Reading Time: 4 minutes Ahead of this year’s international biennale in Melbourne, themed Being Human, we highlight the artists and shows not to be missed
Reading Time: 2 minutes Journeying along the historic structure, the photographer captures the reality of life as it is today, played out in its shadow
Reading Time: 8 minutes As the Australian city slowly emerges from a challenging year, educator, writer, curator, publisher and photographer Daniel Boetker-Smith introduces us to the photography landscape of Victoria’s capital
Reading Time: 3 minutes The first edition, planned for February 2021, will present an ambitious new festival of photography
Reading Time: 4 minutes Melbourne-based curator, writer, educator and photographer Daniel Boetker-Smith shares his top photobooks and exhibitions of the year
Reading Time: 4 minutes Prasiit Sthapit visited a Nepalese village in limbo after a river shifted course, leaving its people adrift and at the centre of an international boundary dispute.
Reading Time: 4 minutes Uma Bista, nominated by artist and curator Rebecca Simons, turns her lens on the difficulties women face due to inequality in Nepal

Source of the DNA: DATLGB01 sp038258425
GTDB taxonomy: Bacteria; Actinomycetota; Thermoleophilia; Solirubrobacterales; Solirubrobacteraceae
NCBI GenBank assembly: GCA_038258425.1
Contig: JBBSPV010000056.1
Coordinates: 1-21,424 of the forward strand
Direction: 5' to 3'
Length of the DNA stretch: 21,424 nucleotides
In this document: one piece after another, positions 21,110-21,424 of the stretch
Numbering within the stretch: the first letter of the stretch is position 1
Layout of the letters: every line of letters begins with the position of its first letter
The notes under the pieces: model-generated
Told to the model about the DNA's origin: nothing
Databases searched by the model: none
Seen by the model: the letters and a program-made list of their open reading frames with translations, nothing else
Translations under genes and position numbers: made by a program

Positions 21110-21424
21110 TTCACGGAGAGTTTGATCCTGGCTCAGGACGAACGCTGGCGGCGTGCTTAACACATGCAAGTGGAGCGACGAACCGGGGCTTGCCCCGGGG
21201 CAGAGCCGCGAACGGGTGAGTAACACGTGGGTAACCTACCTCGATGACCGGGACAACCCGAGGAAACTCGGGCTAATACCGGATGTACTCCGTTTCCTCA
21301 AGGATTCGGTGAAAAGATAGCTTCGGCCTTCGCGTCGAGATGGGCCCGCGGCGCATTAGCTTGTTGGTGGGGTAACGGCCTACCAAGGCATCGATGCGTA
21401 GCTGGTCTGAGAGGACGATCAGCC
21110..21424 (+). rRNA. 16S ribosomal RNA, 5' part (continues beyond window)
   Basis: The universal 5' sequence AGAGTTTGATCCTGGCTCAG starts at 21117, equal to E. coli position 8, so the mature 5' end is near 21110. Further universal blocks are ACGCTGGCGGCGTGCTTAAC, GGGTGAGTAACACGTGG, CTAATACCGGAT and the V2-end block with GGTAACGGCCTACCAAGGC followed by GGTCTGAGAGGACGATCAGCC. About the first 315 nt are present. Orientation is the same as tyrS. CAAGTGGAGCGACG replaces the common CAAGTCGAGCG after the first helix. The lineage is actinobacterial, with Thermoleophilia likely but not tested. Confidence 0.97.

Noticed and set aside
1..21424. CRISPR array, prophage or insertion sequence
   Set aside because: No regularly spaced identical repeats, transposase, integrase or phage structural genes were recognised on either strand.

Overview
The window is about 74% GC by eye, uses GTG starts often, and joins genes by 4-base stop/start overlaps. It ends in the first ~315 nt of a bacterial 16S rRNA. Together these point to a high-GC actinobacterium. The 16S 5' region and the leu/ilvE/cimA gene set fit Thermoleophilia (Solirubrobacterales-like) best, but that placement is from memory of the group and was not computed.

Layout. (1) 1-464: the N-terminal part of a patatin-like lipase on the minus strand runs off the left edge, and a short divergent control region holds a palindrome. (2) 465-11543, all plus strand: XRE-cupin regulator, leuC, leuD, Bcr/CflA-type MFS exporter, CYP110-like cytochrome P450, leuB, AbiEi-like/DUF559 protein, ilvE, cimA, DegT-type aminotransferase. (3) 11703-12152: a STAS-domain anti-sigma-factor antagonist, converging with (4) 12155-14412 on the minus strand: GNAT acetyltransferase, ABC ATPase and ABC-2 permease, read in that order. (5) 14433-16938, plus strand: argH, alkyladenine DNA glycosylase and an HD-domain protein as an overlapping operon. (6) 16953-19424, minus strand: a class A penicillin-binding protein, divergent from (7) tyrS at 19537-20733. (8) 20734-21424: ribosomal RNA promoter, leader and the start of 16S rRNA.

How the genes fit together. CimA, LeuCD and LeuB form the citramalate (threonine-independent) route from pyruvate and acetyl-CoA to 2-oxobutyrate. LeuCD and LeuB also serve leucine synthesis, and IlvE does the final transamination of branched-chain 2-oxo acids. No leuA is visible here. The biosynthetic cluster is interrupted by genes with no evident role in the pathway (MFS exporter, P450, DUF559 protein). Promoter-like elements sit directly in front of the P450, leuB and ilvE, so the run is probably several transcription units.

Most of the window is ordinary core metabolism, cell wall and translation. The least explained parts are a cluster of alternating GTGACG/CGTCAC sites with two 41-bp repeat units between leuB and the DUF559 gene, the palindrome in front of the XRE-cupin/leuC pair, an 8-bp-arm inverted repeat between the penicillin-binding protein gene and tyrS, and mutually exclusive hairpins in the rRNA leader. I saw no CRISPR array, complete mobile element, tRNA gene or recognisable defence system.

Reading Time: 3 minutes “This isn’t something new or something connected to a particular part of the country,” says Sarker Protick, speaking about his recent work, Of River and Lost Lands, which deals with the contemporary relationship between people and nature in Bangladesh, in the context of the devastating damage and loss of land caused each year during monsoon season. “The seasonal rising and falling of the many rivers in our country is part of our culture. It’s the first thing we learn at school; we are a country of rivers. Music, poetry, philosophy, folklore, religion – all have key elements connected to the river.” Protick’s photographs, on show at Hamburg Triennial of Photography as part of Enter, curated by Emma Bowkett and Krzysztof Candrowicz, were all made along the powerful Padma River. “When the famous Ganges flows over the border from India into Bangladesh, it becomes the Padma; a river that many along its banks depend on for their livelihood, but paradoxically the river is also the main cause of destruction.”